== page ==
Induction of Labour – Doctor Resource

Making an Informed Choice about Induction of Labour

Induction of labour is a common procedure where doctors and midwives use medications or other methods to initiate the labour process. This is typically done when there are concerns about the health of the mother or baby. Understanding the reasons, methods, and risks associated with induction can help you make an informed decision.

When is Induction Recommended?

Labour is generally induced in about 20% of pregnancies. Common reasons include:

  • Maternal health concerns such as diabetes or high blood pressure.
  • Fetal health concerns or increased risk if the baby remains in the womb.
  • Pregnancy extending beyond 41 weeks (or 40 weeks for IVF pregnancies).
  • Waters breaking without the onset of contractions.

The primary goal is to ensure the safety and well-being of both mother and baby.

Understanding the Methods of Induction

Dr Knight typically recommends prostaglandin gel, which helps prepare the body for labour similarly to natural processes. Other induction methods include:

  • Cervical Ripening Balloon Catheter: A device inserted to help open the cervix.
  • Oxytocin (“The Drip”): A hormone administered intravenously to stimulate contractions.
  • Artificial Rupture of Membranes (ARM): Manually breaking the water sac to encourage labour.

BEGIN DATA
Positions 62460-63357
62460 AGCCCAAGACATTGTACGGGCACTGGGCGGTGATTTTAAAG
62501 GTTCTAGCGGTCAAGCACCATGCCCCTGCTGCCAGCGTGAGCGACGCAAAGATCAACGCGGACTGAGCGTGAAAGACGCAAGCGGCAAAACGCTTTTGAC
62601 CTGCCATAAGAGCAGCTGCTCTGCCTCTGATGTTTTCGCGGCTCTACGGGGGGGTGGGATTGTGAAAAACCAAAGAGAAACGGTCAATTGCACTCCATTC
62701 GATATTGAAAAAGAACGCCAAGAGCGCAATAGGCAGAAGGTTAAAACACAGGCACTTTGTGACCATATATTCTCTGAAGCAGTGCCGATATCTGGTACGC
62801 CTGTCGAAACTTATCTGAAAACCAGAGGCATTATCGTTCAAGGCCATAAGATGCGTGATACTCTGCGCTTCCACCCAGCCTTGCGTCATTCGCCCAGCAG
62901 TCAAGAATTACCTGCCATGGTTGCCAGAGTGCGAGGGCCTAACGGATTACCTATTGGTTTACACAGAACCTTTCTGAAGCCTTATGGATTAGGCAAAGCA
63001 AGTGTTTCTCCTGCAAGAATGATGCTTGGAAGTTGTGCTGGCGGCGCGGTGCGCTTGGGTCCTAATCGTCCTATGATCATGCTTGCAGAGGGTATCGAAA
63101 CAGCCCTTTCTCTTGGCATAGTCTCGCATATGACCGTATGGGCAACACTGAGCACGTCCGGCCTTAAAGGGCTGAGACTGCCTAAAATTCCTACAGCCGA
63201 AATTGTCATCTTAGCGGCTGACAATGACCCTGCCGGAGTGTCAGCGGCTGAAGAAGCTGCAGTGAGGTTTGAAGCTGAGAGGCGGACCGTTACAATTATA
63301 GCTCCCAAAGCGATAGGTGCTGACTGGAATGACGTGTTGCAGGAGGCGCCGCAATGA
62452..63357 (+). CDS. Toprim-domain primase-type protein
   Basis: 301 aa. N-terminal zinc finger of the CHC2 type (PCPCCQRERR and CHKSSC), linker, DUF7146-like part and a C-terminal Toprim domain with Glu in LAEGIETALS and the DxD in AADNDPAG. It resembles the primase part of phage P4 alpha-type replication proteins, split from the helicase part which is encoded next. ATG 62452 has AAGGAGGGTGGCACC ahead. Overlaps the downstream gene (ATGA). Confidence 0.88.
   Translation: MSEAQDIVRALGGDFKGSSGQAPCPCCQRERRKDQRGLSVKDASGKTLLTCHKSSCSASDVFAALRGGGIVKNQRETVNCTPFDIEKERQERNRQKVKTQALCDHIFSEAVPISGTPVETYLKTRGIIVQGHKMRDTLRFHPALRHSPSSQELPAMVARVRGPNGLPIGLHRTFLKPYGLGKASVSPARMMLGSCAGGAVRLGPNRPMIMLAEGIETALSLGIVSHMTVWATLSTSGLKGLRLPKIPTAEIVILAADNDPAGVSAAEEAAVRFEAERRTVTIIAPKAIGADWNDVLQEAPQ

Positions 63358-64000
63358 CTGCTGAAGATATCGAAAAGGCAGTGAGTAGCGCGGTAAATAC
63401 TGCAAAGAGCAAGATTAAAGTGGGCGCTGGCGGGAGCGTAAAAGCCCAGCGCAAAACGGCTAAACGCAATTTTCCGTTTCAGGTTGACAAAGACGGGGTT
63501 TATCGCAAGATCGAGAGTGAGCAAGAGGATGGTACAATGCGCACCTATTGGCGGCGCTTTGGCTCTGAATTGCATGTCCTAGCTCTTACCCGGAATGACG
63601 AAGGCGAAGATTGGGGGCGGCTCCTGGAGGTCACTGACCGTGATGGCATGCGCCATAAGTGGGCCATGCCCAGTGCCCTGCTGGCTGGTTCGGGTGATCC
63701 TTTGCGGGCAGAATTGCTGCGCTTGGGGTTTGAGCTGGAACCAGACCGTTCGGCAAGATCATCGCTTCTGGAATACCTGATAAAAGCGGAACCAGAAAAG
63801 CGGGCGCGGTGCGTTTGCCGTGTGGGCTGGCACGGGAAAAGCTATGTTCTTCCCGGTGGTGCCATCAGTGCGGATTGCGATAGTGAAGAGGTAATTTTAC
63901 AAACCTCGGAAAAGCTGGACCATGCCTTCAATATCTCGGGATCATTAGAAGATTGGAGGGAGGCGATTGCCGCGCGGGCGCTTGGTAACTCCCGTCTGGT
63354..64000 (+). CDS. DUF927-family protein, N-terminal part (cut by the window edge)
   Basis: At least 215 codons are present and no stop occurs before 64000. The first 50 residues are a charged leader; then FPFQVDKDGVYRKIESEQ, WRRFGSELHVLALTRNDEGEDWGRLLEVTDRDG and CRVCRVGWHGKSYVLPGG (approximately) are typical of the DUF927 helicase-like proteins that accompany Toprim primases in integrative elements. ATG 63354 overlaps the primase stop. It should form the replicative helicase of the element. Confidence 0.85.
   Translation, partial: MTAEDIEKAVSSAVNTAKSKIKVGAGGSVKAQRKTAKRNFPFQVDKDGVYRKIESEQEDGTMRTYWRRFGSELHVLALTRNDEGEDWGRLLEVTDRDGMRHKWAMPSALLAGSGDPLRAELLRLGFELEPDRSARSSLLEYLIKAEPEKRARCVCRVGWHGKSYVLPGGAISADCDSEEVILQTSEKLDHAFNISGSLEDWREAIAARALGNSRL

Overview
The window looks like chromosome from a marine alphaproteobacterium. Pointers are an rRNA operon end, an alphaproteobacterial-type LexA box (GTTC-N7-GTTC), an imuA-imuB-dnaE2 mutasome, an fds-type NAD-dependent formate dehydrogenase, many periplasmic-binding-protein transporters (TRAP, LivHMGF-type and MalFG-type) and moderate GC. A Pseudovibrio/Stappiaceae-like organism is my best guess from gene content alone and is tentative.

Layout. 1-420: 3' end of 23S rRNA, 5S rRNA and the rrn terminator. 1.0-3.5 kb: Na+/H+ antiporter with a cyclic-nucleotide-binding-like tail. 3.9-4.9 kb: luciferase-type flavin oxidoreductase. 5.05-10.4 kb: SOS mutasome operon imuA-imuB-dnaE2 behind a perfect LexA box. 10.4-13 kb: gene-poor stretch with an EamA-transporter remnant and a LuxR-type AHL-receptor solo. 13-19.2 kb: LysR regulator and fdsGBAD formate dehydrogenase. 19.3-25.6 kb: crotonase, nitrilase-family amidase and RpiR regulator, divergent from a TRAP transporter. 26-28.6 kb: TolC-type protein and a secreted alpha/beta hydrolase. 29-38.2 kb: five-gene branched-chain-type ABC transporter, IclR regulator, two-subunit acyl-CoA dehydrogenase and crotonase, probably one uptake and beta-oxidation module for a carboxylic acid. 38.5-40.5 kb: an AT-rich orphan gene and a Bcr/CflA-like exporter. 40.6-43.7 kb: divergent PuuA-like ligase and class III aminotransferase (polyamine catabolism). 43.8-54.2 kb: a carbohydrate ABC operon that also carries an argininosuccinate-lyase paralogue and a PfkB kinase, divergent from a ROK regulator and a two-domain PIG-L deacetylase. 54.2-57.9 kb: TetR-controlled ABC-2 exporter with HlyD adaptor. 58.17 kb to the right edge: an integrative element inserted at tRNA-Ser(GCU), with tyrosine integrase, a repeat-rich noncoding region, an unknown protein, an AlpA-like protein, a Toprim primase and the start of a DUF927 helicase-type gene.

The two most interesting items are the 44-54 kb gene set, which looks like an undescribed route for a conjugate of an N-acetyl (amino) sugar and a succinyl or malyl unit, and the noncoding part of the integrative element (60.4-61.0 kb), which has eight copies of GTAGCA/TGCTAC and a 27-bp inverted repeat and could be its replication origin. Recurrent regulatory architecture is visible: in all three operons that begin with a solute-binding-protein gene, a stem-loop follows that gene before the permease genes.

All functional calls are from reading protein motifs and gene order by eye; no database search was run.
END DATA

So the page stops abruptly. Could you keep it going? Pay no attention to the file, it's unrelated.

These methods can be used individually or in combination, depending on the specific circumstances of the pregnancy.

Potential Risks and Considerations

While induction is often necessary for health reasons, it’s important to be aware of potential risks:

  • Increased likelihood of requiring a caesarean section.
  • Slightly higher average blood loss post-birth.
  • Possible side effects such as nausea, vomiting, or diarrhoea from prostaglandin.
  • Uterine contractions may become too frequent, which can affect the baby’s heartbeat.

Despite these risks, complications from induction are generally manageable and are similar to those that can occur in natural labour.

Artificial Rupture of Membranes (ARM)

If your waters haven’t broken naturally, ARM might be recommended. This involves making a small hole in the amniotic sac to release the fluid and often helps initiate labour. While this procedure can cause discomfort and carries rare risks like cord prolapse, it is usually straightforward and effective.

Final Thoughts

Induction of labour is a well-established procedure aimed at ensuring the best possible outcomes for mother and baby. It’s important to discuss all options, potential benefits, and risks with your healthcare provider. Dr Knight and his team are dedicated to supporting you through this process, ensuring you have a healthy and happy baby. Remember, they are on your side, prioritising your safety and the well-being of your baby.